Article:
This past Sunday we started a message series called, “Pilgrim Way,” looking closer at Jesus’ words, “come follow me.” The word “come” is an invitation and summons, but it also implies that we will leave something behind to turn and pursue that invitation. “Follow” is a word that we often tie to the metaphor of walking, but outside of that metaphor it really means we imitate. “Me” is Jesus, and because of his validated claims of who he is, causes us to respond to the summons and begin to imitate him. But there are some overtones, foreshadowing, and words connected to “come follow Jesus”—words like “cross”, “deny”, “die”, and “lose”. It’s a summons to lose our life. But take heart, because there are other words also connected to “come follow me”, words like “resurrection”, “raised”, “life”, and “find”. It’s what follows the cross, what follows when we lose our life for Jesus! Our life is an ongoing journey with God, and the temporary sacrifices, suffering and losses are momentary and light compared to the eternal and weighty life, glory, and joy that is at our destination. The pilgrim way has “many dangers, toils, and snares” as John Newton wrote in “Amazing Grace”. Grace has led us safe this far, and will continue to lead us safely home.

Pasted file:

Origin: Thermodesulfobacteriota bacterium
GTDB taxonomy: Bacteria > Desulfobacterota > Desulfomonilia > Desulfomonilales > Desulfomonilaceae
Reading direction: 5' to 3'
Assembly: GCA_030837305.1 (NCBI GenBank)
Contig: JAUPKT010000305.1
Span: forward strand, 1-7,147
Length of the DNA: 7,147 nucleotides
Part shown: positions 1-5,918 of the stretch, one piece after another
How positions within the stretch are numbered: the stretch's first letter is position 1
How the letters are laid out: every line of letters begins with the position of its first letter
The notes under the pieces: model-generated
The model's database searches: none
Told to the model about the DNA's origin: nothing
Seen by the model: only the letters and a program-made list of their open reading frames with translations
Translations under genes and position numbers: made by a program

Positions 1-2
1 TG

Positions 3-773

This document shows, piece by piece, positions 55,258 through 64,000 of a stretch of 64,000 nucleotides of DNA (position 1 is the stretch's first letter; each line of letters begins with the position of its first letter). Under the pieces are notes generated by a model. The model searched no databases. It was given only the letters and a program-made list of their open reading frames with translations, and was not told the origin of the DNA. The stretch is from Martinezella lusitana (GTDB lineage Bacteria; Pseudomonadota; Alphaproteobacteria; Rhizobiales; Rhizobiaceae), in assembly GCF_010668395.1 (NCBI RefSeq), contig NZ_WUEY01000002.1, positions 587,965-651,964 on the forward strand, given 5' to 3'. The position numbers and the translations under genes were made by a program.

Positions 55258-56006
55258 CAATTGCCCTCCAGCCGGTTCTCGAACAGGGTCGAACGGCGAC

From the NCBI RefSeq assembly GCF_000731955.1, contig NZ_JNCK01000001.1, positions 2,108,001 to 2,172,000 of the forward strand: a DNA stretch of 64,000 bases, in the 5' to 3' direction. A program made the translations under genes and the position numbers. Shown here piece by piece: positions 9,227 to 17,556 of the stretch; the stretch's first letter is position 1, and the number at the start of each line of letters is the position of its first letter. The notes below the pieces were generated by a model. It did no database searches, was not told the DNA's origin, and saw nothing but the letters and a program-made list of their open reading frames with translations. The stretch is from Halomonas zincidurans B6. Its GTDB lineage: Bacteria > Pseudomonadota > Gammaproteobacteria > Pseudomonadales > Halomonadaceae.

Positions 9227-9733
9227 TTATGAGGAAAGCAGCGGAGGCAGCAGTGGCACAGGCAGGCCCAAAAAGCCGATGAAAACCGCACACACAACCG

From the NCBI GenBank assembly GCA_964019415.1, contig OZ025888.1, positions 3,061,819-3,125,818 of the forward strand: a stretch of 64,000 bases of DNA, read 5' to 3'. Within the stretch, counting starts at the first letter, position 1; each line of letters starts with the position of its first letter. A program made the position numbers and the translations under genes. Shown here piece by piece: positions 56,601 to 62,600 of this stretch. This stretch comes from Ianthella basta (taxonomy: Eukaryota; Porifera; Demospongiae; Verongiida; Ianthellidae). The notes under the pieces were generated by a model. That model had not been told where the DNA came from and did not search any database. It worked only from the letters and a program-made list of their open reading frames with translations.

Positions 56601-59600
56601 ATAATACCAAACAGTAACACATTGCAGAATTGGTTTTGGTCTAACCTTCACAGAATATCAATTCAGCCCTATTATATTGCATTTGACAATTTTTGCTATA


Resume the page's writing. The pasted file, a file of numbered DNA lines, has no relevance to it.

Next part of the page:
Part of the reason for talking about this, is that “Come Follow Me” is tied directly to our mission: to help people come find and follow Jesus. Jesus is our final destination—followers will one day be totally transformed into his likeness (II Cor. 3:18). We become what/who we love. Another reason is that I really hope to help believers and yet-to-be-believers to not be unpleasantly surprised to what they’re being called to follow. It seems obvious to some, that if we follow Jesus, we will eventually—and not be able to avoid— having to face a ‘crucifying of ourselves” (Galatians 2:20) so that he might live in us and through us. But I guess in our American culture, which has co-opted only the pleasant parts of the Gospel to promote a self-fulfillment message, has influenced us all to forget Jesus’ original call includes a denial of self, a call to lose our lives for his sake. There is a power in that call, that let’s us know that Jesus and authentic Christian faith isn’t trying to “sell us something”. My hope and prayer is that like little ducklings that imprint on the first thing they see (and begin to follow), that believers will imprint on Jesus—not on an institution, a self-fulfillment dream, an idol of our own choice, or even a mission. The Father doesn’t desire us to become like an institution or an idol; He wants us to become like his Son.